To Tilt or Not to Tilt?
By Erika Larkin on 3/27/14
"Spine tilt" is the angle of our spine right and left; so, if you are standing straight and your spine is perpendicular to the ground you would have zero degrees of spine tilt — regardless of being bent over in a golf posture (called "spine angle").

In my experience, golfers have never thought about spine tilt, or don't know if (or how much) they have in their setup. And if they are aware of it, sometimes they are tilted when they shouldn't be, or more/less than they intend.

So, to tilt or not to tilt? That is the question!

The answer: It depends on which club you are hitting and what you are trying to do. It is important to understand the effects of different spine tilt — and then you can decide what will work for you.
  • By adding tilt to the right (for a right-handed golfer), you are tilting your spine away from the target and putting yourself in a position to hit up on the ball. This would be good for hitting driver off a tee or shots off an uphill lie, or if you wanted to add loft on a shot.

    But, if you overdo this position, you risk hanging back in your swing, missing to the right, or hitting fat or thin shots unintentionally. 5-10° of tilt (from vertical) in most cases is usually enough.

  • No spine tilt would mean your shoulders are almost perfectly level to the ground. We grip the club with our right hand lower than the left, so this in turn will pull the right shoulder down slightly, and that is normal. A neutral spine is good for hitting full-swing irons and hybrids off relatively flat lies. It allows us to hit down on the ball with ideal an angle of attack to make flush contact and make that perfect divot in front of the ball.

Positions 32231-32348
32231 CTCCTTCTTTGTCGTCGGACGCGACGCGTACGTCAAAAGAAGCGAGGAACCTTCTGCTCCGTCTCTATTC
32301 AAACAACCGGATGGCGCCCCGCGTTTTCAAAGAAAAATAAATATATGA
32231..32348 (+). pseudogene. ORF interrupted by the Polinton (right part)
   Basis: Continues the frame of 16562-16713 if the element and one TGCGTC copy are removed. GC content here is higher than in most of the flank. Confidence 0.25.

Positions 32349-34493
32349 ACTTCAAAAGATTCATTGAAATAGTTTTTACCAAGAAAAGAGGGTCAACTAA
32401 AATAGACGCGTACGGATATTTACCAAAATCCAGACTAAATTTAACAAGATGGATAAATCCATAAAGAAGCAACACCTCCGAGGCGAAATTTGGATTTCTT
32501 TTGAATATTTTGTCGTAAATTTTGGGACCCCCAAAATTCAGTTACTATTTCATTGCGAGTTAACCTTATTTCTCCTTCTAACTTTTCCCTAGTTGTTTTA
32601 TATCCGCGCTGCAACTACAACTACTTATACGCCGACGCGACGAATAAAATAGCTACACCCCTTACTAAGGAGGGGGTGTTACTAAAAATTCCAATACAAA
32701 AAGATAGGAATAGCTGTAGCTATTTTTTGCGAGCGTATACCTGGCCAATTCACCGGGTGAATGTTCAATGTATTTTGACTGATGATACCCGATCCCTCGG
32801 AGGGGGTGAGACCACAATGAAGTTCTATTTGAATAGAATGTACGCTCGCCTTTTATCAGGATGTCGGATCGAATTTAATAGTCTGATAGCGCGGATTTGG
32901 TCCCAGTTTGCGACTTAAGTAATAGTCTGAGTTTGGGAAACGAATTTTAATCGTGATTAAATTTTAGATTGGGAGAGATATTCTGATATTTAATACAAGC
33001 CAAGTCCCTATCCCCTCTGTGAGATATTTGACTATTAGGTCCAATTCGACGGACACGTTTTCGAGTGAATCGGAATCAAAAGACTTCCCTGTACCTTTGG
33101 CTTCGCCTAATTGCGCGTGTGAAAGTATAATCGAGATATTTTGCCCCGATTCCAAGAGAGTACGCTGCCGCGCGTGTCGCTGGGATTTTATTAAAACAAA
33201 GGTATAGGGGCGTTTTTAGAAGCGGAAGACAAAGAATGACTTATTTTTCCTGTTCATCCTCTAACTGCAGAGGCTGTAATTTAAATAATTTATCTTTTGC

• Negative spine tilt (toward the target) would really set you up to hit down on the ball. Shoulders may appear to be truly level at setup or even angled down to the left. This would be helpful on a downhill lie or for short chip shots around the green, or hitting out of a divot / extreme punch shots.

The overall idea I want you to consider is that our setup greatly influences our impact positions. It is not foolproof, but it is a good start — and much better than fighting a poor setup or having to compensate for the wrong spine tilt before you even begin the swing!

Have a friend take a picture of you in your setup position and check your angles so you can start the season off with good intention.

Erika Larkin is the Director of Instruction at Larkin Golf Learning Community, at Stonewall Golf Club in Gainesville, Virginia. She was named the 2012 Middle Atlantic PGA "Teacher of the Year" and the 2011 "Top Golf Pro" by Washingtonian Magazine — and she is oobgolf's newest columnist! She writes on a variety of topics — including instruction — so if you have a question for her or an idea for a column, e-mail her at Enjoy!

[ comments ]
GolfSmith7 says:
Can you also talk about spine angle in a future post?
GBogey says:
That was very informative for something I really didn't understand before. Thanks.
Torleif Sorenson says:
GolfSmith7, you're going to get your wish. Erika will address spine angle in her next column.
GolfSmith7 says:
Awesome. I've been experimenting with different angles. I'll be looking forward to what she has to say.
joe jones says:
Wonderful explanation. Perhaps she could expand the discussion to show what effect tilt has on high cut shots, knockdown shots and punch shots.
Nojdemo2 says:
Now I'm confused. Isn't the correct spine angle crucial to getting the correct pivot and therefore avoiding nasty out-to-in swing planes? For example, doesn't angling the spine too far to the left result in the dreaded 'reverse pivot'?
accarson3 says:
The "no spine tilt" explanation will definitely help with my iron and hybrid/wood shots. Plus these tips could be useful in pinball too!
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